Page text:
And now here we are, about to be set free from the restrictions we have set upon ourselves.  We are about to be free from the physical reminders of the suffering of others.  We are about to enter into the light and fullness of spring and summer.  I think perhaps our spiritual forefathers had something here.  They knew that there needed to be a “right of passage” a “moment of awakening”  “a space of rememberance”  at this moment of transition as we move from the cold days of winter into the warmth of summer.  We need to stop and pause and celebrate the cycle of birth, death and rebirth.  We need to remember that even in the best of times there is suffering, and, even in the darkest moments of suffering, there is room for birth and growth.

Okay, so what does this have to do with yoga?  Everything.  As yogis we come from many traditions.  Being a yogi does not mean you are no longer a Jew, Buddhist, Muslim, or Christian.  You are all that and more.  Let your yoga practice be a celebration of your spiritual practice.  Allow your breath to flow from the deepest recesses of your being.  Step into your asana practice with deliberation, awareness, and rememberance.  Your body is more than just a physical entity, allow it to be a vehicle for helping you to connect with the divine, and to live in greater connection with all beings.  Allow your meditations to be full of connection and wonder.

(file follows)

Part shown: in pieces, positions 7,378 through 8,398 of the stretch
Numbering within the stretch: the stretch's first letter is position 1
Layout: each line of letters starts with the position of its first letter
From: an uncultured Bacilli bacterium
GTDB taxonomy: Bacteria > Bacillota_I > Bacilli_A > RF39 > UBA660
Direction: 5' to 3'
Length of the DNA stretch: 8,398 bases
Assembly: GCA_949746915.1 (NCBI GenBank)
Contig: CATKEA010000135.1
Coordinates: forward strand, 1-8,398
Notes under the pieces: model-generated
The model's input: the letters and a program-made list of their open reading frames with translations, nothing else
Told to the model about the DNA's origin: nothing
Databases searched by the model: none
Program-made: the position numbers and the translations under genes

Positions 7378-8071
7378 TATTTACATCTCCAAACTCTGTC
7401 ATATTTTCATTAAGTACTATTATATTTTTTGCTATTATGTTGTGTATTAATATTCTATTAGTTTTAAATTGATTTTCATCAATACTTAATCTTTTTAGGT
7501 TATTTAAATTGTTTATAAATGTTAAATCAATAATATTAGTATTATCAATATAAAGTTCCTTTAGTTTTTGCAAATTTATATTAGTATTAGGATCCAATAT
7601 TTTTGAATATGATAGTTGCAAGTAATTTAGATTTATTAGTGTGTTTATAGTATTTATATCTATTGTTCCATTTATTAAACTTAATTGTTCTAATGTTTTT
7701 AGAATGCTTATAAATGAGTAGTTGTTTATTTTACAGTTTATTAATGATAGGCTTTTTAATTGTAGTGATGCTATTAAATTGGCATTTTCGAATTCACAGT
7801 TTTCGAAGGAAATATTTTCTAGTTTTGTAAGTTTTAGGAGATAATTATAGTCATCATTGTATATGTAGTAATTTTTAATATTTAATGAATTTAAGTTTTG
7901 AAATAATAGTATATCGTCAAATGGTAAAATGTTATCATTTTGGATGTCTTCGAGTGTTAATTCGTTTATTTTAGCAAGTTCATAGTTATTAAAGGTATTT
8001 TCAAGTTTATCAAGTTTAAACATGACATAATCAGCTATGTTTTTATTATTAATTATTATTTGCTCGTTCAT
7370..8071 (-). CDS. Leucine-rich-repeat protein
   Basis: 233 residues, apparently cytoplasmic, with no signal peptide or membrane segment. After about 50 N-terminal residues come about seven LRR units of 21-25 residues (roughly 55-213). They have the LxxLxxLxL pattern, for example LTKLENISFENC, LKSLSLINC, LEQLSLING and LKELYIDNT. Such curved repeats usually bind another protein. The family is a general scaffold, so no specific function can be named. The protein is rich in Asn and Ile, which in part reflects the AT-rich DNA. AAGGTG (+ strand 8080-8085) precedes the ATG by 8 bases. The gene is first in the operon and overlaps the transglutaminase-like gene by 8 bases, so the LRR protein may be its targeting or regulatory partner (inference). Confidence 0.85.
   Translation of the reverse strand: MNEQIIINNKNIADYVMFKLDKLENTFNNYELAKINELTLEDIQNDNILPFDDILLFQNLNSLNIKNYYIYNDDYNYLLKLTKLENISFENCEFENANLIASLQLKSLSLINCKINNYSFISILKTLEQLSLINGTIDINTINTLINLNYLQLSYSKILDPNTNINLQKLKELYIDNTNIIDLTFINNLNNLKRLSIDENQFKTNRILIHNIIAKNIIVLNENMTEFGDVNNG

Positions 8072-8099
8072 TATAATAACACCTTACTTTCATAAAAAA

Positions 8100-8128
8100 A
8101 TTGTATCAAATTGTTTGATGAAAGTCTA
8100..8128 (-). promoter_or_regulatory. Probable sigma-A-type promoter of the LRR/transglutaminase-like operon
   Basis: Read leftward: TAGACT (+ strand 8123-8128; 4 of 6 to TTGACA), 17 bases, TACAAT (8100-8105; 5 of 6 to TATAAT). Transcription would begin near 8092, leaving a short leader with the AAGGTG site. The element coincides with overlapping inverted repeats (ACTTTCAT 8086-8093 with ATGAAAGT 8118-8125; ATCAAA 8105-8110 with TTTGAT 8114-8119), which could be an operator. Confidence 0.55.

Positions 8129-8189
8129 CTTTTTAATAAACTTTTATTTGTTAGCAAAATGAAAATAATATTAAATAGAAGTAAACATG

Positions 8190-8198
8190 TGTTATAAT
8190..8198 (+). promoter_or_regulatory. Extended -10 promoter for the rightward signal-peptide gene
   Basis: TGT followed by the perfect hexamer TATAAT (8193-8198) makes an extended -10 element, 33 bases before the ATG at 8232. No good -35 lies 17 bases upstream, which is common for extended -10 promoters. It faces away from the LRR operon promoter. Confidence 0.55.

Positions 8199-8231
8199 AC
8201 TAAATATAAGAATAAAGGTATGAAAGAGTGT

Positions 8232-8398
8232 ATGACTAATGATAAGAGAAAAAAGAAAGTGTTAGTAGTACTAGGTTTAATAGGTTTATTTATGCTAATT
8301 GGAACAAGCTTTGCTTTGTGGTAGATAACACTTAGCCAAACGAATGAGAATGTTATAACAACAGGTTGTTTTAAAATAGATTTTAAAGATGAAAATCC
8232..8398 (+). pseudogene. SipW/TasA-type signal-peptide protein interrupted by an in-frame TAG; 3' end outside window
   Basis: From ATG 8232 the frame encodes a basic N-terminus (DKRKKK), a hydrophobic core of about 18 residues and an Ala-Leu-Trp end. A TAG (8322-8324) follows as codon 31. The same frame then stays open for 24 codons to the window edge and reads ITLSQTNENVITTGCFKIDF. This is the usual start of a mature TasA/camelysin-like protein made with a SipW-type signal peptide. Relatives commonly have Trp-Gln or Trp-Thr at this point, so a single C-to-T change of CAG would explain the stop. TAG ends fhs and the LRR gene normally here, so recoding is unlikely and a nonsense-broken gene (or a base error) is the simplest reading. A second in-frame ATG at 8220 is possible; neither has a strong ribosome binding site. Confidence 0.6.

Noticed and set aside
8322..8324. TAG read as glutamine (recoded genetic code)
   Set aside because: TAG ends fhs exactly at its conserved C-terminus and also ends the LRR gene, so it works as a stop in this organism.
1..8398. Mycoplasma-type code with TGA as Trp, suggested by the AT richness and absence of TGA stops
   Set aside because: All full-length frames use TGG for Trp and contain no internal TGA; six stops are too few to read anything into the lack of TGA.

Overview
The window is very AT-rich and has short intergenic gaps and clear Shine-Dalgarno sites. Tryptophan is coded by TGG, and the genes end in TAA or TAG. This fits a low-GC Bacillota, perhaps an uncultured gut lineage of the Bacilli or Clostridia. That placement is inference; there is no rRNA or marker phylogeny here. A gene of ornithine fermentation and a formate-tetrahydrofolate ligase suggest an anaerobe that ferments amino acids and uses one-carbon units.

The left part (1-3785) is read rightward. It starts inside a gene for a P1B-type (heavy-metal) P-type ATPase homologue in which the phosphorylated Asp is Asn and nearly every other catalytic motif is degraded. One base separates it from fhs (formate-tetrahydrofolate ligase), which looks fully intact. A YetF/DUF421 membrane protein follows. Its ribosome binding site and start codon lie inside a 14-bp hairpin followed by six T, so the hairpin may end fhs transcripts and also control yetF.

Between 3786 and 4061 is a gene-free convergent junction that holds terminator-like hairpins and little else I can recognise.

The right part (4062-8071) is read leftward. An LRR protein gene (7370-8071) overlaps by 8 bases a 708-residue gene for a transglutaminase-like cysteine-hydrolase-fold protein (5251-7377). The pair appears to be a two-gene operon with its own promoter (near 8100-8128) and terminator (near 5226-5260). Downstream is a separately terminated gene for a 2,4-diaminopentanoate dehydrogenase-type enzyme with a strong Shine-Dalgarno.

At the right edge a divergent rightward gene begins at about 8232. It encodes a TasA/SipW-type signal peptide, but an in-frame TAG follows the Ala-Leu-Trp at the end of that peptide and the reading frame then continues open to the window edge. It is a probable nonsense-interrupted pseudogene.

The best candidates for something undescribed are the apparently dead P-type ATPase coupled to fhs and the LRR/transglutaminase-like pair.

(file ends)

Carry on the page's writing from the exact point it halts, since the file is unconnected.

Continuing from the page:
Shalom & Namaste,
Diana Bonyhadi

A Week of Enlightenment

A Week of Divine Enlightenment

Well no, I can’t say that I have become an enlightened being this week, but I did set the intention for the week to open myself up to the possibility of experiencing the divine fully in each and every moment. And what a great week it has been.

It started as a simple question; “If I were truly an enlightened being, how would my actions in the moment change?”  The first thing I noticed was a shift of awareness.  My internal critical self took a step back.  Enlightened beings are not so judgmental – wow what a relief that was.  In my practice, I found it easier to open more fully to each asana, delighting in the postures for their own sake.  My breath flowed more gently and my meditations were longer and deeper.  In my daily life, I discovered that the traffic was less annoying and chores became vehicles for nurturing my family – not dreaded tasks.  In short, I found myself more open to the positive in every situation and more supportive of everyone around me – even those teenagers with whom I share space.